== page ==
'Fastigiata' is a columnar selection that grows 30-40' tall with a spread of only 7-10'.
‘DeGroot’s Spire’ arborvitae
Thuja occidentalis ‘DeGroot’s Spire’
Hard-working, versatile, native evergreen. The narrow, pyramid shape makes it a natural choice for windbreaks. It requires almost no care when used as a hedge or screen. Pairs of these hardy trees make great accents for doors and garden gates. Single trees soften house corners. Slow growing, reaching 20 ft. tall and 4 to 5 ft. wide.
Buxus sinica var. insularis ‘Wintergreen’
(formerly microphylla var. koreana ) The most adaptable boxwood for hedges and specimen plantings. The backbone of the garden.
holly ‘Blue Princess’
Ilex meserveae ‘Blue Princess’
Handsome hedge, background plant or specimen desired for its lustrous blue-green foliage. Moderate grower to 6–8 ‘ tall, 3–6’ wide. Hardy to zone 5. Prune in winter. Plant with m. ‘Blue Prince for berry production.
‘Angelica Blue’ Juniper
Juniperus chinensis 'Angelica Blue'
Bright blue, fine-textured foliage intensifies in cool winter temperatures. Creates excellent texture and color contrast when mixed with dark green foliaged plants.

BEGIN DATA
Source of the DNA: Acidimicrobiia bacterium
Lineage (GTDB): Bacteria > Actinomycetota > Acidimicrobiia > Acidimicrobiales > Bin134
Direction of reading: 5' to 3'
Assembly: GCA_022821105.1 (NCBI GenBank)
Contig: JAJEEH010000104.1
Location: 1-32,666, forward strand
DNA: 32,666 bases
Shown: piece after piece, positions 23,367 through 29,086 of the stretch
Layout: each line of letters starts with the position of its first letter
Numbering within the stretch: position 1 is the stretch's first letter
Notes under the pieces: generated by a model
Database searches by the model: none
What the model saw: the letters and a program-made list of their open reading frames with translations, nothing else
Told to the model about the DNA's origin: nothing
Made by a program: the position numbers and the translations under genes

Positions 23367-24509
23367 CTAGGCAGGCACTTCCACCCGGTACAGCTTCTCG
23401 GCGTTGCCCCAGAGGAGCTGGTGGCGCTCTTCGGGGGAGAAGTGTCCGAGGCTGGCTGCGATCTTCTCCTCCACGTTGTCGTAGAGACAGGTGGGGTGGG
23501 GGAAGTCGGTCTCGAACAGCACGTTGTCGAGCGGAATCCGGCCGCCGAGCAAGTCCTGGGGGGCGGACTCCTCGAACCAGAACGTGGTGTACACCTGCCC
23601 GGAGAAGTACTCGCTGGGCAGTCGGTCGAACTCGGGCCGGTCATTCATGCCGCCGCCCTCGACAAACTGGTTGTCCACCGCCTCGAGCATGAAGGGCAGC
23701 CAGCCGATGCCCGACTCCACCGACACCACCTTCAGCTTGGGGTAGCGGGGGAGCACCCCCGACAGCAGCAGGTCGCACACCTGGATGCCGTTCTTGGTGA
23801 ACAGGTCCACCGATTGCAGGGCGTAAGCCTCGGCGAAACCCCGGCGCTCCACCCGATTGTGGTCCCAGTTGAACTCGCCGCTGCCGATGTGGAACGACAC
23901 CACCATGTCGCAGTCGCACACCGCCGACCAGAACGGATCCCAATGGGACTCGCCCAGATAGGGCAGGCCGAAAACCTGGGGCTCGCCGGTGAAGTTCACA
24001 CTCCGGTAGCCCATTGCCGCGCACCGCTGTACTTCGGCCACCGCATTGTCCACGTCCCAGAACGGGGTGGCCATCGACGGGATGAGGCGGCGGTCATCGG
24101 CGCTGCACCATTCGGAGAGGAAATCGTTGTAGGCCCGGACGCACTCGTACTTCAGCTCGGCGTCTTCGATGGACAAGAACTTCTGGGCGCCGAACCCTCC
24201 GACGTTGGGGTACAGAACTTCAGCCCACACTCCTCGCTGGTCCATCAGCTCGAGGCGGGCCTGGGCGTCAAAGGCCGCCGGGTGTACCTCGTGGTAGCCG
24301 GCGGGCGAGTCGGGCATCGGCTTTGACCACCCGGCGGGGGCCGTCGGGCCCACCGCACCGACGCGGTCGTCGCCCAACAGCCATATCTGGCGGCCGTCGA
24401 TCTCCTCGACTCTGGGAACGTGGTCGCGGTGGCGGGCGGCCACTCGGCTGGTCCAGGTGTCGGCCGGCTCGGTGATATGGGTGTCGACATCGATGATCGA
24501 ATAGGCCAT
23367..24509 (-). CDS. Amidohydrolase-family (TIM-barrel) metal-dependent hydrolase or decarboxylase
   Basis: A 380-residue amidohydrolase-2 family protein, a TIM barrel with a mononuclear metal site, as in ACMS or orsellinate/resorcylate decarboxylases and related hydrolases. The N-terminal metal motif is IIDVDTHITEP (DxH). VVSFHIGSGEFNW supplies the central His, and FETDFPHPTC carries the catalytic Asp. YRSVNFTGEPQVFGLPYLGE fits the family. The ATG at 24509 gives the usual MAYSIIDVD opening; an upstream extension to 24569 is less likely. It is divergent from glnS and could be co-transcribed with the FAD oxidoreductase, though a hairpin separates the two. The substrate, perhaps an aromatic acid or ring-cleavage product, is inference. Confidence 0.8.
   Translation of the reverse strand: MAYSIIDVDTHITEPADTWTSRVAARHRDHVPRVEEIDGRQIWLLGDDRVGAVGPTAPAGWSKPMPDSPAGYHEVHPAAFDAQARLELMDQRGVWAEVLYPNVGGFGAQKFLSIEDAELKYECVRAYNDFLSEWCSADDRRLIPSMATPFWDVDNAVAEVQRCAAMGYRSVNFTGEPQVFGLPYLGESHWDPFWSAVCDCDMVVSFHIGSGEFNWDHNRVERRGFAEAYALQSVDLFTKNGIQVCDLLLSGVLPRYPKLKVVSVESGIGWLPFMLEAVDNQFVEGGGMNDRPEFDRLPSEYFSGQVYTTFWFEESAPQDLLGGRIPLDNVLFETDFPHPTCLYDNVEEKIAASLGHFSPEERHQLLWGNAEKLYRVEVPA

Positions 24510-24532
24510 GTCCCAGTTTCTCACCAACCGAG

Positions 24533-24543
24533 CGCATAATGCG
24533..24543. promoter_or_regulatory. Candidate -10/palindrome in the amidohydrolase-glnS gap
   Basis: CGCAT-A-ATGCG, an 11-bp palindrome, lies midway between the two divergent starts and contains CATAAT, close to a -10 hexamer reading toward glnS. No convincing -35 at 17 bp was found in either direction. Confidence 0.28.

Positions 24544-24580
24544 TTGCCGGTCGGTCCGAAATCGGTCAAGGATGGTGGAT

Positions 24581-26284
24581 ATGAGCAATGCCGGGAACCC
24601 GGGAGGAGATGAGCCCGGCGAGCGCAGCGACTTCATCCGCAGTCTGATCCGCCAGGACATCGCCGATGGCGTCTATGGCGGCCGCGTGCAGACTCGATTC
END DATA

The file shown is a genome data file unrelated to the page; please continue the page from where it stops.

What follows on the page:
‘Gold Lace’ juniper
Juniperus chinensis ‘Gold Lace’
Gold foliage tips branches. An outstanding contrast plant. 3–4’ tall, spreading 5–6’ wide. Hardy to zone 4.
Taxus x media
‘Densiformis’ (dense spreading) Semi-dwarf, dense, spreading, evergreen shrub which typically grows in a mound to 3-4’ tall but spreads to 5-7’ wide. Yews are classified as conifers, but female plants produce red, fleshy, single-seeded fruit instead of cones. ‘Densiformis’ is a female cultivar. Lustrous, dark green, thin-needled foliage. The popular Taxus x media hybrid cultivars are crosses between Japanese yews (Taxus cuspidata) and English yews (Taxus baccata). Tolerates a wide range of soils as long as drainage is good. Also tolerant of full shade and considerable pruning. Prune or shear as desired in early spring before new growth appears. ‘Hick’s’ (upright) Dense, narrowly columnar, evergreen shrub matures to a height of 10-12’ with a spread of 3-4’ wide after 20 years. More often seen as a 9-12’ tall plant. ‘Hicksii’ is available in both male and female types. Two-ranked foliage is lustrous, dark green above and lighter green below.
2 responses to “Pivot to Evergreens for Winter”
Aren’t Holly plants very hardy? I see them around Lawrence,
Kansas often most are lower growing than 6-8′. Often on a northern exposure of a house or business. I’ve always wanted some, not sure what rype are hardy to my zone, south of Lawrence on a high, southern slope of the Vinland Valley.
They are tough, hardy to Zone 4!